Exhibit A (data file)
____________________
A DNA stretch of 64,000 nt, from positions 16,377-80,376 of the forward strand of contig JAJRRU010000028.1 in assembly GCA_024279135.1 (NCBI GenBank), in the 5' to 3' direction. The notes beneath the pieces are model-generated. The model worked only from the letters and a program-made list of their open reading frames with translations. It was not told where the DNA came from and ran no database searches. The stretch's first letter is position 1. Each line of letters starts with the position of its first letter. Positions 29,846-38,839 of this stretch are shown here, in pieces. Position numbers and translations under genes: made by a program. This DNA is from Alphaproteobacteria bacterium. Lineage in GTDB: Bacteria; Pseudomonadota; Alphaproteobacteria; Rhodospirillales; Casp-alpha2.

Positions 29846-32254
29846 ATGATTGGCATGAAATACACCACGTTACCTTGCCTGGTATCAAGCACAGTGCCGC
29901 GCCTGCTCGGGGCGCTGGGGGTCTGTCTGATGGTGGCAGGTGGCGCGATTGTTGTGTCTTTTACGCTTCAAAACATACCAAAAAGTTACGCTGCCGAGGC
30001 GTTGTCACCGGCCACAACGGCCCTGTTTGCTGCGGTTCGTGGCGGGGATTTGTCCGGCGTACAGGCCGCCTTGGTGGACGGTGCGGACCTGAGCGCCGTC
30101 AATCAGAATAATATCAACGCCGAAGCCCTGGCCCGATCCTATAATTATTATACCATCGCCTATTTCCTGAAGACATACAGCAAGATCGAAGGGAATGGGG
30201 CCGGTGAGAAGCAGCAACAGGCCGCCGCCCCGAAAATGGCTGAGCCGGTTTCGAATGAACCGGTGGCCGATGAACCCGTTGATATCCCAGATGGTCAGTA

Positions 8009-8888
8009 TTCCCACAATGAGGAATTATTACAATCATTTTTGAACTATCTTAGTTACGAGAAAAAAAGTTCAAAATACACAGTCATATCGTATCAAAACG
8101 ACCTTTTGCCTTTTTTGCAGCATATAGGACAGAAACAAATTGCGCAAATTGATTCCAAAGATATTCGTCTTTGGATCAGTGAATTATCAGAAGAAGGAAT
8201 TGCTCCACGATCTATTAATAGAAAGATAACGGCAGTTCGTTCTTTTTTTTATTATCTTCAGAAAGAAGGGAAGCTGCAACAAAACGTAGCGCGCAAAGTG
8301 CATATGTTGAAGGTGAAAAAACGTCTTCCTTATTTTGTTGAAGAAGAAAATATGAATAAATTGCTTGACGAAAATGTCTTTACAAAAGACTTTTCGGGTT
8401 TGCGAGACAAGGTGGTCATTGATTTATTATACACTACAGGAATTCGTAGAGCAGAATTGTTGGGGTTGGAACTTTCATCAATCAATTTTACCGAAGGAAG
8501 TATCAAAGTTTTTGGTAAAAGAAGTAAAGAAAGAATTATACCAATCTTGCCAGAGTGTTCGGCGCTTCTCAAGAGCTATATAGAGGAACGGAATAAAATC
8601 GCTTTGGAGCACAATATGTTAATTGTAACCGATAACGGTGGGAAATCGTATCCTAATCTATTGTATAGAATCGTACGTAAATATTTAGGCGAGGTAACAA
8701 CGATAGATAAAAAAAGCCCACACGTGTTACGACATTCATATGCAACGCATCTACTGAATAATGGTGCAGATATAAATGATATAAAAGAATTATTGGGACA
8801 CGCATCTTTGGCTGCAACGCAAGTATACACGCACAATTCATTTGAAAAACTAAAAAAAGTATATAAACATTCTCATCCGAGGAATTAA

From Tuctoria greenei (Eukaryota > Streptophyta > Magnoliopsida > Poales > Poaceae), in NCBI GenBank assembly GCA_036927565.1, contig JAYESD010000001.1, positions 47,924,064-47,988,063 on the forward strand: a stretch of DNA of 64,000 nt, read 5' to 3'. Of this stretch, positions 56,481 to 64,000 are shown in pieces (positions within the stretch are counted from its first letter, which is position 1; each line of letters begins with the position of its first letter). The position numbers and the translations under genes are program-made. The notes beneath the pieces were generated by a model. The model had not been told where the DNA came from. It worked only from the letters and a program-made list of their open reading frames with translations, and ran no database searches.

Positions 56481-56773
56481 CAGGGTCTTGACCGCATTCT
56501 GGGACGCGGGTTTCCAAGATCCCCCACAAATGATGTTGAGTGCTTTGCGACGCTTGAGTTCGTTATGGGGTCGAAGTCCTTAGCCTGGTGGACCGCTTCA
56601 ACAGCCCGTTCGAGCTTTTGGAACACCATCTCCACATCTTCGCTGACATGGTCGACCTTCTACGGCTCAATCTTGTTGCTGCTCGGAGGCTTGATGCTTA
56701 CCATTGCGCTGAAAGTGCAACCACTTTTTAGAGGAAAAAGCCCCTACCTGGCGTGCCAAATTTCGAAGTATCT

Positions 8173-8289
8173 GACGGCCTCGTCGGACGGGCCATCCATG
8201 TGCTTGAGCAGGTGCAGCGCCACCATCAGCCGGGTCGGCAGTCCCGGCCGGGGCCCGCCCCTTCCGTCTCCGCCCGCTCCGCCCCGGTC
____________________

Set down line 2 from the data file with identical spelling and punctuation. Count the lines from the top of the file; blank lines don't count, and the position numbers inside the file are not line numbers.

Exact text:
Positions 29846-32254